On Monday, Nov. 10, at 7 p.m., Rebecca Frankel will give a free talk on her nonfiction book, "War Dogs: Tales of Canine Heroism, History, and Love" (Palgrave Macmillan Trade, $26). The book is based on interviews with military handlers who worked with dogs in wars from Vietnam to Afghanistan. Frankel, a Connecticut native, is senior editor, special projects, for Foreign Policy magazine and has contributed to The Atlantic, National Geographic and other publications.
On Tuesday, Nov. 11, at 7 p.m., Karen Page, who produces acclaimed cookbooks with her husband, Andrew Dornenburg, will discuss "The Vegetarian Flavor Bible: The Essential Guide to Culinary Creativity with Vegetables, Fruits, Grains, Legumes, Nuts, Seeds, and More, Based on the Wisdom of Leading American Chefs" (Little, Brown and Co., $40). The book contains creative recipes from vegetarian and vegan chefs who run acclaimed restaurants.
On Friday, Nov. 14, at 7 p.m. at Madison Beach Hotel, 94 W. Wharf Road, Madison, another famous cookbook writer will speak. Dorie Greenspan will discuss her latest, "Baking Chez Moi: Recipes from My Paris Home to Your Home Anywhere" (Rux Martin/Houghton Mifflin Harcourt, $40), dessert recipes from French home cooks and chefs. Admission is $10, of which $5 can be applied to the purchase of her book; $45 for a ticket and the book. Signed copies are $40.
Also on Friday, Nov. 14, at 5:30 p.m., two-time Caldecott Medal winner Chris Van Allsburg, who created the children's classics "Jumanji" and "The Polar Express," will speak at Scranton Memorial Library, 801 Boston Post Road., Madison. His latest is "The Misadventures of Sweetie Pie" (HMH Books for Young Readers, $18.99), about a pet store hamster that yearns to run free. For full rules on the signing, and for reservations for all events, call 203-245-3959 or rjjulia.com.
"Changing America" Talk
The free Changing America series of exhibits, programs and films about landmark Civil Rights events in American history from 1863 to 1963 continues at Avon Public Library, 281 Country Club Road, Avon, through Dec. 13.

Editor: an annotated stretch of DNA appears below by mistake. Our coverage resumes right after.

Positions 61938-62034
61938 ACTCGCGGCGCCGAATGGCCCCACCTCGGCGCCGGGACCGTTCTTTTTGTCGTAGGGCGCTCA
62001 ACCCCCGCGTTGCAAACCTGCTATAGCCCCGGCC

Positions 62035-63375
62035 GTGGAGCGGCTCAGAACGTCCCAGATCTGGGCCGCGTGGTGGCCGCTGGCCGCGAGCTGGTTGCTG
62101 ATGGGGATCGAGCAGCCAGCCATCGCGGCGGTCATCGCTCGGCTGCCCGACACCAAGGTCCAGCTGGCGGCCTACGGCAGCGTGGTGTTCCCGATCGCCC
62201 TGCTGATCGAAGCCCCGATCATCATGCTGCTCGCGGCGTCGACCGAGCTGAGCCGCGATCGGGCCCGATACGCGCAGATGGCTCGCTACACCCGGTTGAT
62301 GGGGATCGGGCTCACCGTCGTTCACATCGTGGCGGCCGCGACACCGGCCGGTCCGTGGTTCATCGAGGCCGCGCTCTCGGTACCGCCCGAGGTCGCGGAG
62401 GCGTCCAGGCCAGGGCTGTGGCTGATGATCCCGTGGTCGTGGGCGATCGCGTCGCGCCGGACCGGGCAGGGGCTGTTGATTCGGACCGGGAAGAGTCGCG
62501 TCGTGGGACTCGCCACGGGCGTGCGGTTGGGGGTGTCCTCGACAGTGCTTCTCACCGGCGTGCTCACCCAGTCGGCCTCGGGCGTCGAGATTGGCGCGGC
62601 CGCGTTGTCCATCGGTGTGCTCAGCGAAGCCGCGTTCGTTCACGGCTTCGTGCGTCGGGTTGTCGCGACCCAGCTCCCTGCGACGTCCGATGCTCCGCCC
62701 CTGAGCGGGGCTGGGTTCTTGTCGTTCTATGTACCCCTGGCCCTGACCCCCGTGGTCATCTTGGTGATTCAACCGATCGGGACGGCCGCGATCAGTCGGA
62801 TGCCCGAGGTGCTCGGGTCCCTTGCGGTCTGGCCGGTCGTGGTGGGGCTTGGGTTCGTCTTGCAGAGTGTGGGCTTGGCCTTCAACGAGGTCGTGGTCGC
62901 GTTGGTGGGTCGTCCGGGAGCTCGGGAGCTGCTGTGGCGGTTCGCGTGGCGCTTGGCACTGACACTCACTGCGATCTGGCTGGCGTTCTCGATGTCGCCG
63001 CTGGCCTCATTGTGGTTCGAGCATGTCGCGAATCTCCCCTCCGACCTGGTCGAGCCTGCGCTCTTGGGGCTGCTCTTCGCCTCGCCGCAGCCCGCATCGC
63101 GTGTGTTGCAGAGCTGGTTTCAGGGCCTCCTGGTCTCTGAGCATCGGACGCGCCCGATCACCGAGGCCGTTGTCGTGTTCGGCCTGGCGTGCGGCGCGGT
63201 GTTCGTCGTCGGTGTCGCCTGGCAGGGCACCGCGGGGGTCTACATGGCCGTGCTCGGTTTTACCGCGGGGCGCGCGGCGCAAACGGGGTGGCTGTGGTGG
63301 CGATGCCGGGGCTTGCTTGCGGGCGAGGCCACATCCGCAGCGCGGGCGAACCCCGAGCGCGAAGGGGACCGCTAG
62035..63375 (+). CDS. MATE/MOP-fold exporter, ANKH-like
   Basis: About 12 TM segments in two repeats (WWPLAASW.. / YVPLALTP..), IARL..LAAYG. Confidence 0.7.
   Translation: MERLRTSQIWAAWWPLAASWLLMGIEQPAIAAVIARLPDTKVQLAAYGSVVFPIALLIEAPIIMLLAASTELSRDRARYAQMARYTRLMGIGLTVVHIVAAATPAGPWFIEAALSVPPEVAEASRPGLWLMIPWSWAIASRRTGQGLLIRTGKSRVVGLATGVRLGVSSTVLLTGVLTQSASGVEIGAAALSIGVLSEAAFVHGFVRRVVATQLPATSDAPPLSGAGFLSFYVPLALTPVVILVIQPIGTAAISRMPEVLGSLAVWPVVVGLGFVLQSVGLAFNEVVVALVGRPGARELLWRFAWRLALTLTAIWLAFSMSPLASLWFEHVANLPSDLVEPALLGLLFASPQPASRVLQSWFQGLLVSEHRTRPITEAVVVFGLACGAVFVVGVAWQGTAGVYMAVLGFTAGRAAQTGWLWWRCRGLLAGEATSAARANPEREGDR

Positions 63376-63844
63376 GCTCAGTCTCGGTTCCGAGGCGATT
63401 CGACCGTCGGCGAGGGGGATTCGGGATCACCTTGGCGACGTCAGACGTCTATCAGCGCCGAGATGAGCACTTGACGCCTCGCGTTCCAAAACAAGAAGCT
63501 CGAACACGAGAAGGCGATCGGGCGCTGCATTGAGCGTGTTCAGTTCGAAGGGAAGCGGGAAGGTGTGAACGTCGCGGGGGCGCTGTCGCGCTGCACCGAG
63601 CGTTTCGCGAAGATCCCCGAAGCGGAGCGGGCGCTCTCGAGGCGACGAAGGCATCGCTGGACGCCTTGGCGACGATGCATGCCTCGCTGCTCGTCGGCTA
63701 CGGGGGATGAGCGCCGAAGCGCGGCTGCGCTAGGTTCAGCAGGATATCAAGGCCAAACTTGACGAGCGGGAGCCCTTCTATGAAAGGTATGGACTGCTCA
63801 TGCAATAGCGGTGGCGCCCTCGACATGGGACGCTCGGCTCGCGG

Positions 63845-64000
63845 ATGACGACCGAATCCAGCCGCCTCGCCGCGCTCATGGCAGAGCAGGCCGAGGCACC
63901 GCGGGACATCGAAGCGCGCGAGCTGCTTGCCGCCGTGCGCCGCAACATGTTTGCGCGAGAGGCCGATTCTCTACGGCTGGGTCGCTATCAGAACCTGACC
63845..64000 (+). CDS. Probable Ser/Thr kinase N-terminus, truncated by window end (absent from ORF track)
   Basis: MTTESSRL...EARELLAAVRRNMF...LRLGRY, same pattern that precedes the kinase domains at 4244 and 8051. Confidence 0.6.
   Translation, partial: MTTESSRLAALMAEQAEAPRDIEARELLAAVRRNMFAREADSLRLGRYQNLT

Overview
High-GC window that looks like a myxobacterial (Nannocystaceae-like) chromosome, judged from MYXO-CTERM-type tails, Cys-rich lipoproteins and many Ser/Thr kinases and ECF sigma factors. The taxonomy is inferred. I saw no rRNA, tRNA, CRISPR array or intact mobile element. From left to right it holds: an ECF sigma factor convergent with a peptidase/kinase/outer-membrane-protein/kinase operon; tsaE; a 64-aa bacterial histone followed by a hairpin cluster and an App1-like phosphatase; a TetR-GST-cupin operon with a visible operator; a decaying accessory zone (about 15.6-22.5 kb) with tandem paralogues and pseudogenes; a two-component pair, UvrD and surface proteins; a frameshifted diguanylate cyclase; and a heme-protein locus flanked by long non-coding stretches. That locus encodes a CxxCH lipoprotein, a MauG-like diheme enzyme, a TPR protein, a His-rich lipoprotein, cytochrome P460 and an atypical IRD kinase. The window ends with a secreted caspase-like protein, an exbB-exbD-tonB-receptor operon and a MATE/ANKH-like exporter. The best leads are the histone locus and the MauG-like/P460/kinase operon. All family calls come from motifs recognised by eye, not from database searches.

On Monday, Nov. 10, at 7 p.m., there will be a talk on the book, "African American Connecticut Explored," edited by Elizabeth J. Normen, with Stacey K. Close, Katherine J. Harris and Wm. Frank Mitchell (Wesleyan University Press, $40). Normen and Close will speak.
Information: 860-673-9712 ext.4 or avonctlibrary.info.
Alyssa Shelasky, author of "Apron Anxiety: My Messy Affairs In and Out of the Kitchen" (Three Rivers Press, $14), will give the first Women's Network talk at Beth El Temple, 2626 Albany Ave., West Hartford, on Monday, Nov. 10, at 8 p.m. Her novel is part memoir, part cookbook and all about becoming a woman. The event is open to all. Tickets are $18 and include a reception featuring Alyssa's recipes.
Reservations: firstname.lastname@example.org or 860-233-9696.
Hood At Hickory Stick
Ann Hood will discuss her new book, "An Italian Wife" (W.W. Norton & Co. $25.95) at a Meet An Author For Lunch program at The Hickory Stick Bookshop, 2 Green Hill Road, Washington Depot, on Wednesday, Nov. 12 from noon to 1:30 p.m.
The book is a collection of linked stories about more than seven decades in the life of Josephine Rimaldi, forced into an arranged marriage in Italy to a man she doesn't know, who later immigrates to Rhode Island and bears eight children. Admission to the catered lunch and discussion is the purchase of a copy at the bookstore.
Information and reservations: 860-86-0525 or hickorystickbookshop.com.
"Prudence Crandall's Legacy"
Donald E. Williams, Jr., president pro tempore of the Connecticut State Senate and author of "Prudence Crandall's Legacy: The Fight for Equality in the 1830s, Dred Scott, and Brown v. Board of Education" (Wesleyan University Press, $35), will give a free talk sponsored by the Middlesex County Historical Society at 7 p.m. on Thursday, Nov. 13, at Congregation Adath Israel, 8 Broad St., Middletown. Kazimiera Kozlowski, curator of the Prudence Crandall Museum in Canterbury, also will speak.
Crandall was the 19th century Canterbury teacher and early proponent of civil rights who integrated her school for girls, was jailed for her efforts and became a national figure in the fight against slavery. Her school, a National Historic Landmark, now houses the Crandall Museum.
Events At Mark Twain House
A book launch and author talks about Thomas Edison and murder in Hollywood will take place at The Mark Twain House & Museum Center, 351 Farmington Ave., Hartford.
On Tuesday, Nov. 11, at 7 p.m., WFBS TV news anchor Kara Sundlun will launch her memoir, "Finding Dad: From 'Love Child' To Daughter" (Behler Publications, $15.95) at a free Book/Mark event. Her book is the true story of how she forged a bond with her father, Rhode Island Gov. Bruce Sundlun, after a paternity suit against the man she knew about but had never met.